So you’ve got glaucoma – now what?
What does that mean and what are your treatment options?
Being told you have the disease can be scary, but it does not mean you are alone.
Glaucoma currently affects nearly 70 million people worldwide, making it one of the leading causes of blindness.
Despite how common it is, many individuals don’t know much about glaucoma or how it affects their vision.
In this article, we will take a closer look at this condition, from its causes and symptoms to the various treatment options available.
But before we dive into the specifics of glaucoma, let’s first take a look at what the disease actually is.
What Is Glaucoma?
Glaucoma is a group of eye diseases that cause damage to the optic nerve, which is vital for good vision.
It typically occurs when the clear fluid inside the eye ( the aqueous humor) builds up and puts pressure on the optic nerve at the back of the eye.
The increased pressure in the optic nerve causes a progressive vision loss and can result in blindness–but this does NOT happen to everyone with glaucoma.
Many people who develop glaucoma will not experience symptoms in the early stages of this disease until they experience a rapid vision loss.
Fortunately, with early diagnosis and treatment, this disease can be controlled.
Still, no matter which type you have, once it develops, it cannot be reversed and may only worsen over time.
So, having regular visits to your eye doctor (ophthalmologist) for check ups will help detect any sign of eye damage or vision loss that may lead to glaucoma.
Symptoms of Glaucoma
Initially, glaucoma can have very subtle symptoms or no symptoms at all.
That’s why most people don’t realize that they have the disease until the early stages of glaucoma results in noticeable damage to their central or “straight-ahead” vision.
The first symptoms usually only affect your peripheral (side) vision, and you may not even notice them.
This type of vision loss can occur very slowly or quickly depending on whether glaucoma is open-angle or closed-angle.
Other glaucoma symptoms may include:
- glare or halos around lights
- tunnel vision, where straight-ahead vision is constricted and the peripheral field of view expands outwards in a circular fashion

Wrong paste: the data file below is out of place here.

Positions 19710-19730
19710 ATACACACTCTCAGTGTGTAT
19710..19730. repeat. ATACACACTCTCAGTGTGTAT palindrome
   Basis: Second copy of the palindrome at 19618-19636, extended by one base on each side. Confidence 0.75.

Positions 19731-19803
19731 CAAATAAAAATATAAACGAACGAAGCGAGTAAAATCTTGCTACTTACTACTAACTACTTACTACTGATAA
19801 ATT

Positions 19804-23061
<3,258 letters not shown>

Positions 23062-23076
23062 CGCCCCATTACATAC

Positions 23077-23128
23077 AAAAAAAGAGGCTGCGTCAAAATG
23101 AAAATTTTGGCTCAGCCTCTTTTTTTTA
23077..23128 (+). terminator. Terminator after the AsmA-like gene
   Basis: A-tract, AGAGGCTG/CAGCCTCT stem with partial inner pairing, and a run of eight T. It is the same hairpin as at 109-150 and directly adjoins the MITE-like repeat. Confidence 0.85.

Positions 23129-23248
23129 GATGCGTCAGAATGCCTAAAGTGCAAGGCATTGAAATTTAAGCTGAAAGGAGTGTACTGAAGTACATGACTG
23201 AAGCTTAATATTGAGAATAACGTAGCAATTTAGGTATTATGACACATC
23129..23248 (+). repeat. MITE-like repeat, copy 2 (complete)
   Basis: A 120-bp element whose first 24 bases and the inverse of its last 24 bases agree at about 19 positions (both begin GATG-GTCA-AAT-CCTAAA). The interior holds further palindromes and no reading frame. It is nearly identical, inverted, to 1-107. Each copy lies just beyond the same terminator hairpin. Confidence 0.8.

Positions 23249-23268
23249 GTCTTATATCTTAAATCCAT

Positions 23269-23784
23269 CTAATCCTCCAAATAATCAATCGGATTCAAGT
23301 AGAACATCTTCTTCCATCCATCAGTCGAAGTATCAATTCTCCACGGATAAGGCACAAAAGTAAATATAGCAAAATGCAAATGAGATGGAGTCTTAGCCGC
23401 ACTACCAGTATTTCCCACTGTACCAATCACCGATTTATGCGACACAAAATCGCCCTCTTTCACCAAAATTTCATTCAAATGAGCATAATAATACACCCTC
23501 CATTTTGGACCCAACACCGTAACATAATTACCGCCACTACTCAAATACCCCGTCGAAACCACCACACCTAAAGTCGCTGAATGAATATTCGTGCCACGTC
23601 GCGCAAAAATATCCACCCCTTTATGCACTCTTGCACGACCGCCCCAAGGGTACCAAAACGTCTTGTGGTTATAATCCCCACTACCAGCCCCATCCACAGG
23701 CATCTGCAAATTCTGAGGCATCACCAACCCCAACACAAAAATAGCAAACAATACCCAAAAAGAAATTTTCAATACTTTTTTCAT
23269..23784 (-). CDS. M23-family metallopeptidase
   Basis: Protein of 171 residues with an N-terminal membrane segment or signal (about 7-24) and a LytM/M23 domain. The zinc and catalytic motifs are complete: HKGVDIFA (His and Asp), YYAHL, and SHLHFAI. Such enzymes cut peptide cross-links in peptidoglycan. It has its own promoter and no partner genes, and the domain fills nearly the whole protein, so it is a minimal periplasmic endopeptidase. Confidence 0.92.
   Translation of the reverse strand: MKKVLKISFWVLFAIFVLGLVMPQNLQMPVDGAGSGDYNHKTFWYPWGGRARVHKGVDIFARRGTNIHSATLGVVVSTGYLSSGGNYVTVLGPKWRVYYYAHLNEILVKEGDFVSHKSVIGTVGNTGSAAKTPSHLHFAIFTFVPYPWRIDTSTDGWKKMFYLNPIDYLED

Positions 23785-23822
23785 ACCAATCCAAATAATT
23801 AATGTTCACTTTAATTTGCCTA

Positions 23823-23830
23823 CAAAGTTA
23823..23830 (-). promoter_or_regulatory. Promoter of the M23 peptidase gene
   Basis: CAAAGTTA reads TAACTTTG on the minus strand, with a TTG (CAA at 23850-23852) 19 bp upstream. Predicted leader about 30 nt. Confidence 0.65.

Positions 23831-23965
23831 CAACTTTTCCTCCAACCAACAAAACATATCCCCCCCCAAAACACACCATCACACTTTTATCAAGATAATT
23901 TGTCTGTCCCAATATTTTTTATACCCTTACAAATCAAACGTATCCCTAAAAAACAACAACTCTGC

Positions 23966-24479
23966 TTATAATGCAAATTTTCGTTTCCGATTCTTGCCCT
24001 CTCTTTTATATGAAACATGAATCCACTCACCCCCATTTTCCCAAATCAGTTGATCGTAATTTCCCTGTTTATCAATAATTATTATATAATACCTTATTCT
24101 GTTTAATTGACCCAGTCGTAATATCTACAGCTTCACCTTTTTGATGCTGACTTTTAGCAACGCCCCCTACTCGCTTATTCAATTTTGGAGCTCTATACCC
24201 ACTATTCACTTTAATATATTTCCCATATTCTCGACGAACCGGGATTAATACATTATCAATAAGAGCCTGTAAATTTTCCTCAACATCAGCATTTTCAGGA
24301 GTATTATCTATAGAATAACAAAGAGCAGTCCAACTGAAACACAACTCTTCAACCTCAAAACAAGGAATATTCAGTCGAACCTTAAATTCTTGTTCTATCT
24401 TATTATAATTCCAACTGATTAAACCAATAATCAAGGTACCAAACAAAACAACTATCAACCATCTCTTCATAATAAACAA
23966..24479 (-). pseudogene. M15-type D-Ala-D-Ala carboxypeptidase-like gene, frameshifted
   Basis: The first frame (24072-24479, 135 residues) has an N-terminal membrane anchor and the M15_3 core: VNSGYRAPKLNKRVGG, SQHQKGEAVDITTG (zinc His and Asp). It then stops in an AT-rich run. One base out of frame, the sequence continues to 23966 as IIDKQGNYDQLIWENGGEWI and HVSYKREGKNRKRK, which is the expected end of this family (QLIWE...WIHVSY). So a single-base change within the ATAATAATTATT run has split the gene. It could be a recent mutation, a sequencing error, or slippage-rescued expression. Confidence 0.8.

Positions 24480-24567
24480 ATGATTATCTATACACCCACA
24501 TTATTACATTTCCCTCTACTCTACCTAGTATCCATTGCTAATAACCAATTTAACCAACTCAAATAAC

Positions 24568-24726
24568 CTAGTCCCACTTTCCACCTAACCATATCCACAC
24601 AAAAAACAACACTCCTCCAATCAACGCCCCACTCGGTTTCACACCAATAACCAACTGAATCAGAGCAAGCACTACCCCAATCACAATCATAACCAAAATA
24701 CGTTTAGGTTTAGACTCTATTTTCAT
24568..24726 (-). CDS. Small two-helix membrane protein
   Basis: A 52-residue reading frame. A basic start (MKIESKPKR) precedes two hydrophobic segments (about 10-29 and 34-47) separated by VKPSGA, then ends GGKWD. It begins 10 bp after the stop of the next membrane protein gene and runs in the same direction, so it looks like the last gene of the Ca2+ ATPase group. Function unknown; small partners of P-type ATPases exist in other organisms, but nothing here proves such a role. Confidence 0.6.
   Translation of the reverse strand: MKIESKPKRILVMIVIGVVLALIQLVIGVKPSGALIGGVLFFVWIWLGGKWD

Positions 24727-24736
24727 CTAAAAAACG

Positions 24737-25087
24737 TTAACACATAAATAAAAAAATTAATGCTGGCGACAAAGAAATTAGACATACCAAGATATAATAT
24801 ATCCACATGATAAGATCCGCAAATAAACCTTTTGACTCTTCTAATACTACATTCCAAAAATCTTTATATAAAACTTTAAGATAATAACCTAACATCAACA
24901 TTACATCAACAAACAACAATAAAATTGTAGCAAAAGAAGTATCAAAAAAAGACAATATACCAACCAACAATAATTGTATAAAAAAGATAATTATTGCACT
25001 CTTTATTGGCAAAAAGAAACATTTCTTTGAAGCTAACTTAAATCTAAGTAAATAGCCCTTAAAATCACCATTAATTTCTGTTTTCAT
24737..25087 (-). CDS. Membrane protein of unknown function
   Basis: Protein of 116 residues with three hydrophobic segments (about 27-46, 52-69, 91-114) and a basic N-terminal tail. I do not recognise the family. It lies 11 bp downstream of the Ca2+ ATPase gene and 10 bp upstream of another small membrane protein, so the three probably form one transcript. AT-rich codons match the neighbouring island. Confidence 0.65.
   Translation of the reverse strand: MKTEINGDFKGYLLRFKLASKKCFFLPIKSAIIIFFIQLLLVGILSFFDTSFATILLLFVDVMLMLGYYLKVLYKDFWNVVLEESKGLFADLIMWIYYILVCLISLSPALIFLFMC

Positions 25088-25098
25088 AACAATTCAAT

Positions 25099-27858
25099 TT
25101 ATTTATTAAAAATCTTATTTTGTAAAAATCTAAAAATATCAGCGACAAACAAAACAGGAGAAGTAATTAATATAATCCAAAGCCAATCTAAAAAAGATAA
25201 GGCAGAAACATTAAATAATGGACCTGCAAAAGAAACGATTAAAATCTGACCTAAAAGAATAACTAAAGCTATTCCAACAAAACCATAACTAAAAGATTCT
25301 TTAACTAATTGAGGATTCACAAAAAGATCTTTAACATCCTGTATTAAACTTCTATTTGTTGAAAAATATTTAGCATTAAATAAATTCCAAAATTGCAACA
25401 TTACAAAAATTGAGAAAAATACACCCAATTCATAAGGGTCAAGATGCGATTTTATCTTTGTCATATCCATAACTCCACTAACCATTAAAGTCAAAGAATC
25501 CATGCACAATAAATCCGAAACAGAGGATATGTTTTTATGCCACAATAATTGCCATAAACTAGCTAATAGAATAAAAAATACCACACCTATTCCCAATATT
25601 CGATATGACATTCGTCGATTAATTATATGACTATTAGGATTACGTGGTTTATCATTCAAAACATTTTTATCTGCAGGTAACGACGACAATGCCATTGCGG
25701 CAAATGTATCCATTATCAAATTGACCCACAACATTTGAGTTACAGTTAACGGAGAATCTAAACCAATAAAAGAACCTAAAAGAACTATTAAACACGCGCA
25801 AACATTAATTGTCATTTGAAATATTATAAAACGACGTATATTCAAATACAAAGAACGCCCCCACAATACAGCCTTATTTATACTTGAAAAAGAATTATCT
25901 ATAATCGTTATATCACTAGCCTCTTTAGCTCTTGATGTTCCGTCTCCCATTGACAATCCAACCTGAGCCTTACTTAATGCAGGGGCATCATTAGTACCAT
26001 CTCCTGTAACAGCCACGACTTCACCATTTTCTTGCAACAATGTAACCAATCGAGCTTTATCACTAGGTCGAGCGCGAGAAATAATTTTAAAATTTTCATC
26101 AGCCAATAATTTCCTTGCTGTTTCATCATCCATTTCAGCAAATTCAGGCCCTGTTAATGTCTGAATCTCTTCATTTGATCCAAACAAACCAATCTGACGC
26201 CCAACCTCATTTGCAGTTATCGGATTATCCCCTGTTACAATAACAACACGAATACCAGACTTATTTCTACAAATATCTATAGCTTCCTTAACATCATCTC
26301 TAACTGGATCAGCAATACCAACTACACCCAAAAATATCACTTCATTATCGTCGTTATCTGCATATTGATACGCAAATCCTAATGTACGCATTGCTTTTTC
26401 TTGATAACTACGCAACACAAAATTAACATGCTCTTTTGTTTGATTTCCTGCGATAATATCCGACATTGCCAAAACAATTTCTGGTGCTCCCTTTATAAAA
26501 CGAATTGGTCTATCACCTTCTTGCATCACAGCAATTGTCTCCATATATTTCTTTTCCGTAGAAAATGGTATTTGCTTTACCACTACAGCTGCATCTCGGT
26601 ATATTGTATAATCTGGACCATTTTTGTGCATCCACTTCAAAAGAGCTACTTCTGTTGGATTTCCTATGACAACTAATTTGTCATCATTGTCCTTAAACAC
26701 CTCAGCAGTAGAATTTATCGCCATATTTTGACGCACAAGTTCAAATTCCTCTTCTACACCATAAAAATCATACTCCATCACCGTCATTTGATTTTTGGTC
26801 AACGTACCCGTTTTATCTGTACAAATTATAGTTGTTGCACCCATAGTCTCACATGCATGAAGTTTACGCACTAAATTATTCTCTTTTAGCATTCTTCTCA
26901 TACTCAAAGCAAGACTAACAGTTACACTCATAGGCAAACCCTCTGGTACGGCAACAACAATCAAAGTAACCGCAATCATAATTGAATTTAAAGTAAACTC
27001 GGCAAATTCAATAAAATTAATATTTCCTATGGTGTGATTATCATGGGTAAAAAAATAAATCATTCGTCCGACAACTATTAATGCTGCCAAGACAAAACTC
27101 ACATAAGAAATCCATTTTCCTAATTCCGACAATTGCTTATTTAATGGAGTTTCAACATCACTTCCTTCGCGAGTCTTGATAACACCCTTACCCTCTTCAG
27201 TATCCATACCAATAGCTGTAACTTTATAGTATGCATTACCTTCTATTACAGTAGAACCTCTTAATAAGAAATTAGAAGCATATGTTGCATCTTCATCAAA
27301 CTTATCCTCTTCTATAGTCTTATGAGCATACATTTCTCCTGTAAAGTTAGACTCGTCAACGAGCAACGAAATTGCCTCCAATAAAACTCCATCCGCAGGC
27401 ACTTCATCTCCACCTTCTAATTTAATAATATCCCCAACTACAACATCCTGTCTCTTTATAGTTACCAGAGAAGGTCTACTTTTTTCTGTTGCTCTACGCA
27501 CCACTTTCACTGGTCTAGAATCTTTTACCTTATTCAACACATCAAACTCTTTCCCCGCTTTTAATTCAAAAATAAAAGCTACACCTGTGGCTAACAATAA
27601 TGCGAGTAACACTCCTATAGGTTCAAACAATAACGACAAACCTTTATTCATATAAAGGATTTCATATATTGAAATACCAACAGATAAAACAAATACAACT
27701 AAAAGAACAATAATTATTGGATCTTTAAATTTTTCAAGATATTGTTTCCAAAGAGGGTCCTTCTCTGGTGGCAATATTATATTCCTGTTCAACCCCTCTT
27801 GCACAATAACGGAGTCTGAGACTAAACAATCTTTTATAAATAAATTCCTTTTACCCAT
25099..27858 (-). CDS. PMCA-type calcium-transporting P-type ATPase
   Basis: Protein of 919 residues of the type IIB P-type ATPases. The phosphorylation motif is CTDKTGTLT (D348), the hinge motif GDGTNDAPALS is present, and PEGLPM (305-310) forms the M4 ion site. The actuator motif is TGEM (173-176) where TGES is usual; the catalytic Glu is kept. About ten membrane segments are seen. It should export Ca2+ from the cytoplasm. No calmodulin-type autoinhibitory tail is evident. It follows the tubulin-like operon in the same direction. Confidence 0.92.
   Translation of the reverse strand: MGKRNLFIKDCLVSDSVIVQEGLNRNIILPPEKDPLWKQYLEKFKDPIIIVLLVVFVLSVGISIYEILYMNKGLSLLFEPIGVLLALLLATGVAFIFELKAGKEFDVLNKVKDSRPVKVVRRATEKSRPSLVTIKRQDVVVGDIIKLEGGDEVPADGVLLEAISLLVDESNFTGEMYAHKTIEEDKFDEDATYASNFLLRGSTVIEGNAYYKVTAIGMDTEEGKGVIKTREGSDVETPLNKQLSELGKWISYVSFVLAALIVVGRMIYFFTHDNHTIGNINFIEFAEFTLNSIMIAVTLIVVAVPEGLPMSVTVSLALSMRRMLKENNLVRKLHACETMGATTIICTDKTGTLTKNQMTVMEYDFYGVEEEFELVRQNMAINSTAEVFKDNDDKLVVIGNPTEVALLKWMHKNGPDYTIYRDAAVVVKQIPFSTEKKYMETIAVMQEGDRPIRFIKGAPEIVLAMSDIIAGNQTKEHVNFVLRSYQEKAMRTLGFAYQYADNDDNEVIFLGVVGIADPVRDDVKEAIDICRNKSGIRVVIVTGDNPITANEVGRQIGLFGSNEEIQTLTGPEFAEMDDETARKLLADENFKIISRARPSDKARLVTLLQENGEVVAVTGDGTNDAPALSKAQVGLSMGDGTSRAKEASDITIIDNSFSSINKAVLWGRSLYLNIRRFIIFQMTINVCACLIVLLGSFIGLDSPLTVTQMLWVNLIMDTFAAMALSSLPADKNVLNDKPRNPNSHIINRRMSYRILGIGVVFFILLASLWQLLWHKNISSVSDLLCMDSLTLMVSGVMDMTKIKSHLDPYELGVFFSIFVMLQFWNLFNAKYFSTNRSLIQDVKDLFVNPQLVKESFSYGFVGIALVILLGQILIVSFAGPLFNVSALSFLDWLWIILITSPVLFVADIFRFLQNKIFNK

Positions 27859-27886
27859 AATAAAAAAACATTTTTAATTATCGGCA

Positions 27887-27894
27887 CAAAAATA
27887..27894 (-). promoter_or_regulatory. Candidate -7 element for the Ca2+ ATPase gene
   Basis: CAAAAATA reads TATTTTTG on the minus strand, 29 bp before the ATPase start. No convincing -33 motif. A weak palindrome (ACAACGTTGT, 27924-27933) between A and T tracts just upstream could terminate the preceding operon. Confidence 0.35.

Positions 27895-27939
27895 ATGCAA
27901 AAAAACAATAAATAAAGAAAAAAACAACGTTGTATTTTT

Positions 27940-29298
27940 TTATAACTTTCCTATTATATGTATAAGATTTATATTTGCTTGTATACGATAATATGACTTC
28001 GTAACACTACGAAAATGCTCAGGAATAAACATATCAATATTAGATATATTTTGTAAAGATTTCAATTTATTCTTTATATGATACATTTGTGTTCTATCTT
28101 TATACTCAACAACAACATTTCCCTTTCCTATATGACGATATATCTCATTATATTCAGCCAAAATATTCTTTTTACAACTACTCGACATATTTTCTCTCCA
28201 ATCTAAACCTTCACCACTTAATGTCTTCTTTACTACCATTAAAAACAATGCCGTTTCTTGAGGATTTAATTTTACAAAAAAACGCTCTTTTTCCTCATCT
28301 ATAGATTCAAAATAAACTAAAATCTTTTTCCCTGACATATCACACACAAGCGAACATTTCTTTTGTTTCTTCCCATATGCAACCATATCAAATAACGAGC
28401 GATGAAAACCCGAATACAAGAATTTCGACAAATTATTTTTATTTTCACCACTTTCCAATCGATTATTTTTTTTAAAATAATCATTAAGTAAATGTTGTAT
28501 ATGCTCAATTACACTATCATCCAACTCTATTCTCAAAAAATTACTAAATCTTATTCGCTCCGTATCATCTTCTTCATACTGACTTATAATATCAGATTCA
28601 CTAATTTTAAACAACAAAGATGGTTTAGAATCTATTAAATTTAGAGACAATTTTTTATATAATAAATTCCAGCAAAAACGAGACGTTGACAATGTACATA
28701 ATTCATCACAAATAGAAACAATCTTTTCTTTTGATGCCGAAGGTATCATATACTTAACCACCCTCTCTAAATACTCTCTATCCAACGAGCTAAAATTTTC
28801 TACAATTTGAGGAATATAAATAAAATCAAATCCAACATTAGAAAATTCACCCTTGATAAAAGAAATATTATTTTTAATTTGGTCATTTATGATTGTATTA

- blurred vision
- “eye fatigue” or having to blink a lot–especially after reading or driving for an extended period of time
- streaks across your field of view (a greenish-blue haze)
- redness in the eye
- painful ache in the eye or behind the eyes
In general, these symptoms don’t appear suddenly and typically worsen steadily over time.
So, if you experience any of these symptoms for more than a few days, contact your ophthalmologist right away since glaucoma should be treated as early as possible to prevent permanent vision loss.
What Causes Glaucoma?
For reasons that are still unknown, the aqueous fluid produced by the ciliary body of your eye increases in volume and puts pressure on the front part of your eye.
This causes an increase in pressure inside the eyeball (intraocular pressure or IOP), which can damage both your optic nerve and retinal blood vessels.
So why does this occur?
It could be from an abnormality in the drain for this fluid ( trabecular meshwork), or because of an alteration in the pressure inside your eye.
Also, other medical conditions can increase the risk of glaucoma by increasing intraocular pressure. Conditions that increase the pressure in your body can raise the pressure inside your eyes.
Some of these conditions include:
- diabetic retinopathy
- high blood pressure
- heart disease
- blockage of blood vessels in your eye
Additionally, some medications such as corticosteroids, antihistamines, and NSAIDs may cause intraocular pressure.
What Are the Major Types of Glaucoma?
There are two major categories of glaucoma: open-angle and closed-angle glaucoma.
Open-Angle or Chronic Glaucoma
This is the most common form of glaucoma, accounting for about 19% of vision loss among African Americans and 6% of all blindness among Caucasians.
In this type of glaucoma, drainage openings in your eye become blocked slowly over time.
As a result, the aqueous humor cannot flow out of your eye as it should, so your intraocular pressure gradually increases.